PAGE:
In the last one hundred years there have been some great silver rallies. Some have been greater than others though.
The economic conditions underlining the different silver rallies were not all the same. Obviously those that occurred during conditions most conducive to silver rallies were the great performers.
The coming silver rally could be the greatest especially since it potentially has most conditions in common with the great silver rallies.
Gold/Silver Ratio (GSR)
The most ideal time for a silver rally relative to the Gold/Silver ratio is after a major peak in the GSR and as close to the all-time high as possible. This is because the Gold/Silver ratio is to silver rallies much like cycling down a hill is compared to cycling up a hill is to a cyclist.
In other words, when you cycle down the hill you can go much faster; just like silver can go much higher when the GSR is in decline.
Note that it is important to understand that it is underlying economic conditions that manifest in the form that economic indicators (like the GSR, for example) eventually take. So, for the sake of simplicity, I refer to the economic indicator as the conditions.
Below is a image (from macrotrends.net) of a Gold/Silver Ratio chart (above) and a Silver chart (below):
The red lines mark the beginning of the important silver rallies, and the green the end. The rally that started in 1941 started at an ideal time relative to the GSR. The current silver rally potentially has this in common with the 1941 silver rally. Note that that the other rallies started at less than ideal times – they had hills to climb.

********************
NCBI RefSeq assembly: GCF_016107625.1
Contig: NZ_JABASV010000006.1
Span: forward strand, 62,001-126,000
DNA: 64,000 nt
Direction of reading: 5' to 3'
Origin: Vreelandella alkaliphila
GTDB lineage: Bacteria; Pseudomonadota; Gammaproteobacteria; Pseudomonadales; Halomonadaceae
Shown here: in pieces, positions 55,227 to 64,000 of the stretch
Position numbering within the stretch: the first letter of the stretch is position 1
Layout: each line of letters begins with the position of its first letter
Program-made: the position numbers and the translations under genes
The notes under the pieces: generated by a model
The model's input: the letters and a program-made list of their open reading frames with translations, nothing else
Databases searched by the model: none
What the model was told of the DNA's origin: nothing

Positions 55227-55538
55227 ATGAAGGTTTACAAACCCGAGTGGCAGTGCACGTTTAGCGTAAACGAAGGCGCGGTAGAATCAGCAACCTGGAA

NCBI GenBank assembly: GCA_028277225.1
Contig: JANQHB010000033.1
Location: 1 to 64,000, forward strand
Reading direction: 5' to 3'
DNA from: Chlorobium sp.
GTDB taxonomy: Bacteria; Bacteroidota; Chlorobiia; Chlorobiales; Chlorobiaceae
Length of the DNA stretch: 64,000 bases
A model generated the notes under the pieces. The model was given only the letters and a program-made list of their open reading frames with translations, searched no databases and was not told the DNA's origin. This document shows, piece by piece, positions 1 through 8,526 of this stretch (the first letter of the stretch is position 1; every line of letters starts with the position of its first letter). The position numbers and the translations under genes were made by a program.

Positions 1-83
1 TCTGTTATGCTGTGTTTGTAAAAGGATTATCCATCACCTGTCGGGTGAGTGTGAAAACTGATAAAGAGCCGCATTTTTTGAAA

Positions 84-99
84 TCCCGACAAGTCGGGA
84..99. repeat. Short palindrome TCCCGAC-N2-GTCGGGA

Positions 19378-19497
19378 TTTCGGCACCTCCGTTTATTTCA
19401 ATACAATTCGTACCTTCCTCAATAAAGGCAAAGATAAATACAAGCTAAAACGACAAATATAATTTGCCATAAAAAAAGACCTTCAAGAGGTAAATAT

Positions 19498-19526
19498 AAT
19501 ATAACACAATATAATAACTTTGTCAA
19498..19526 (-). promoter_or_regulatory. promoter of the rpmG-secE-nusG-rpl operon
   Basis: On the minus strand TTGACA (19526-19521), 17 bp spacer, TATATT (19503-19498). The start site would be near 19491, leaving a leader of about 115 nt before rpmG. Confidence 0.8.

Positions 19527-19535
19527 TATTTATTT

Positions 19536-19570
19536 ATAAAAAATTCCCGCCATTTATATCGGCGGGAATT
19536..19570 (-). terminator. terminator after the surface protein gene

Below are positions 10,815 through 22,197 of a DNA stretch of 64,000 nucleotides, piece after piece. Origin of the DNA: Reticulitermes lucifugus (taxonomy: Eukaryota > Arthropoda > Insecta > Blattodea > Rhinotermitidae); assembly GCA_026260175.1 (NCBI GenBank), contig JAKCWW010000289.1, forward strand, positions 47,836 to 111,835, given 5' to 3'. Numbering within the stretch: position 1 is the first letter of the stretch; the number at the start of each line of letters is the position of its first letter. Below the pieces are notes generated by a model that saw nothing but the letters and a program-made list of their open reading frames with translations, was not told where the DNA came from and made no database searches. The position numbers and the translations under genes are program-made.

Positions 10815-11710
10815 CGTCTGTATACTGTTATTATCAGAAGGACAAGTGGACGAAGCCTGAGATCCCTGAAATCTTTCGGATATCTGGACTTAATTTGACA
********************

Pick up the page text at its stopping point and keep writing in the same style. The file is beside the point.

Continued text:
The fact that debt-levels are currently at an extreme, and that we are likely to have major stress in the credit markets make this possibility very likely. It is therefore, no coincidence that interest rates bottomed close to the start of the 1941 rally as well as the current rally.
The most ideal time for a silver rally relative to the Dow is to start after the Dow peak and as close to the high as possible. Again, one can use the cycling downhill analogy. Also, the Dow needs to trend down during the whole period of the silver rally.
Below is an image (both from macrotrends.net) of a Dow chart (above) and a Silver chart (below):
The red lines mark the beginning of the important silver rallies, and the green the end. The silver rally that started in 1971 began at the ideal time relative to the Dow. The current silver rally also potentially has this in common with the rally of 1971, which would give it an advantage over the 1941 silver rally.
If the expected credit distress plays out, it could potentially cause the Dow to decline significantly over the coming years. This could give the current silver rally an edge over the one of 1971, since the Dow did not not have much of a net decline over the entire period of the silver rally.
Either way, it already has an edge over the 1971 rally due to it starting ideally relative to the GSR.
The most ideal time for a silver rally relative to interest rates is to start after a major interest peak and as close to the low as possible. Also, it is ideal if the entire rally exists during an interest rate uptrend.
Below, is a long-term silver chart with major interest rate peaks and bottoms indicated:
Again, the 1941 silver rally started at an ideal time relative to interest rates. The current silver rally potentially has this in common with the 1941 silver rally. However, the interest rate bottom of 2016 is lower than the 1941 bottom, and is the all-time low of at least the last one hundred years – again, giving the current rally a potential edge.
The current silver rally has the best ingredients to be the most explosive silver rally for the last 100 years.
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